+ Site Statistics
+ Search Articles
+ Subscribe to Site Feeds
Most Shared
PDF Full Text
+ PDF Full Text
Request PDF Full Text
+ Follow Us
Follow on Facebook
Follow on Twitter
Follow on LinkedIn
+ Translate
+ Recently Requested

Prevalence and distribution of fecal indicator organisms in South Florida beach sand and preliminary assessment of health effects associated with beach sand exposure

Prevalence and distribution of fecal indicator organisms in South Florida beach sand and preliminary assessment of health effects associated with beach sand exposure

Marine Pollution Bulletin 54(9): 1472-1482

Fecal indicator levels in nearshore waters of South Florida are routinely monitored to assess microbial contamination at recreational beaches. However, samples of sand from the surf zone and upper beach are not monitored which is surprising since sand may accumulate and harbor fecal-derived organisms. This study examined the prevalence of fecal indicator organisms in tidally-affected beach sand and in upper beach sand and compared these counts to levels in the water. Since indicator organisms were statistically elevated in sand relative to water, the study also considered the potential health risks associated with beach use and exposure to sand. Fecal coliforms, Escherichia coli, enterococci, somatic coliphages, and F(+)-specific coliphages were enumerated from sand and water at three South Florida beaches (Ft. Lauderdale Beach, Hollywood Beach, and Hobie Beach) over a 2-year period. Bacteria were consistently more concentrated in 100g samples of beach sand (2-23 fold in wet sand and 30-460 fold in dry sand) compared to 100ml samples of water. Somatic coliphages were commonly recovered from both sand and water while F(+)-specific coliphages were less commonly detected. Seeding experiments revealed that a single specimen of gull feces significantly influenced enterococci levels in some 3.1m(2) of beach sand. Examination of beach sand on a micro-spatial scale demonstrated that the variation in enterococci density over short distances was considerable. Results of multiple linear regression analysis showed that the physical and chemical parameters monitored in this study could only minimally account for the variation observed in indicator densities. A pilot epidemiological study was conducted to examine whether the length of exposure to beach water and sand could be correlated with health risk. Logistic regression analysis results provided preliminary evidence that time spent in the wet sand and time spent in the water were associated with a dose-dependent increase in gastrointestinal illness.

(PDF emailed within 0-6 h: $19.90)

Accession: 016742174

Download citation: RISBibTeXText

PMID: 17610908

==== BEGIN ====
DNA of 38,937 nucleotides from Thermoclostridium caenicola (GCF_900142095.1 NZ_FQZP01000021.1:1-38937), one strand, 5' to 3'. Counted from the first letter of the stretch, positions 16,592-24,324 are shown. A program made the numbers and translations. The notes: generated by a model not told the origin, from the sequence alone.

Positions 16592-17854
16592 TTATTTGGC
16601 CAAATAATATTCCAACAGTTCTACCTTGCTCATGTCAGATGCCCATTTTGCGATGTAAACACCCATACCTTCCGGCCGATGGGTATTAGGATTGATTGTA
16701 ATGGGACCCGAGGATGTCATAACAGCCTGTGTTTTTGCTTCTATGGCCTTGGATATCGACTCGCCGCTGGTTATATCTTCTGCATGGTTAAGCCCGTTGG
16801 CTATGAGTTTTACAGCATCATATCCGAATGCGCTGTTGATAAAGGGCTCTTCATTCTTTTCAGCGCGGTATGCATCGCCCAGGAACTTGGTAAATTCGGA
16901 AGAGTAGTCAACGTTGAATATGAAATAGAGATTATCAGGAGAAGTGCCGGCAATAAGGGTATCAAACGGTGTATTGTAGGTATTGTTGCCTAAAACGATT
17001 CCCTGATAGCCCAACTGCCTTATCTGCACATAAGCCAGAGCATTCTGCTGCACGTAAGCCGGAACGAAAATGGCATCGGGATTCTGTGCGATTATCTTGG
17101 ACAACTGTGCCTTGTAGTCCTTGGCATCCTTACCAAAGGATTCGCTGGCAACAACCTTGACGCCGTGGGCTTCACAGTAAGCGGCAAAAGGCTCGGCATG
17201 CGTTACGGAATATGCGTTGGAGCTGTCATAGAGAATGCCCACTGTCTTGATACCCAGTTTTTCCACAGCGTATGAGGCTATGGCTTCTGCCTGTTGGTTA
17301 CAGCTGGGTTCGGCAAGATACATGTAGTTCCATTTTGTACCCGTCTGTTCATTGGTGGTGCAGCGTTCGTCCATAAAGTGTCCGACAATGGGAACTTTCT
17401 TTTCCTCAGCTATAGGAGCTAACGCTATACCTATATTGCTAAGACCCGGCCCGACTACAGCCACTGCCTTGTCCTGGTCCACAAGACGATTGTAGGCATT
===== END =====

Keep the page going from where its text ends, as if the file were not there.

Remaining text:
DOI: 10.1016/j.marpolbul.2007.04.016

Related references

Prevalence of yeasts in beach sand at three bathing beaches in South Florida. Water Research 41(9): 1915-1920, 2007

Effects of beach sand properties, temperature and rainfall on the degradation rates of oil in buried oil/beach sand mixtures. Environmental Pollution 109(1): 109-118, 2004

Effects of full-scale beach renovation on fecal indicator levels in shoreline sand and water. Water Research 48: 579-591, 2015

Sand and beach of Japan; 18, Sand and beach of Ibaraki Prefecture, central Japan; deformation and beach with construction of new port. Chishitsu News, 2008

Large populations of fecal indicator bacteria persist in freshwater beach sand. Abstracts of the General Meeting of the American Society for Microbiology 103: Q-335, 2003

Fecal indicator abundance higher in freshwater bathing beach sand than in water column. Abstracts of the General Meeting of the American Society for Microbiology 102: 437-438, 2002

Beach and sand of Japan; 16, Beach and sand of northeast Kyushu Island; from Kitakyushu to Kunisaki Peninsula. Chishitsu News, 2008

Effects of bacterial pollution caused by a strong typhoon event and the restoration of a recreational beach: Transitions of fecal bacterial counts and bacterial flora in beach sand. Science of the Total Environment 640-641: 52-61, 2018

Occurrence and persistence of bacterial pathogens and indicator organisms in beach sand along the California coast. Applied and Environmental Microbiology 78(6): 1733-1745, 2012

Sand and beach of Japan; 1, Sand and beach of the Yashiro-Jima, west Japan; an example of lost beach. Chishitsu News 2005(3(607)): 39-47, 2005

Long term survival of fecal indicator bacteria in beach sand and interstitial waters of a tropical coastal environment. 2005

Sand and beach of Hokkaido; 3, Sand and beach of the sea with drift ice Ohou-tuku sea. Chishitsu News, 2008

The effect of two mechanical beach grooming strategies on Escherichia coli density in beach sand at a southwestern Lake Michigan beach. Aquatic Ecosystem Health and Management 7(3): 425-432, 2004

Faecal Indicator Bacteria Present in Sand at South Port Beach, South Australia. Journal of Coastal Research 341: 215-219, 2018

Water quality, weather and environmental factors associated with fecal indicator organism density in beach sand at two recreational marine beaches. Science of the Total Environment 497-498: 440-447, 2015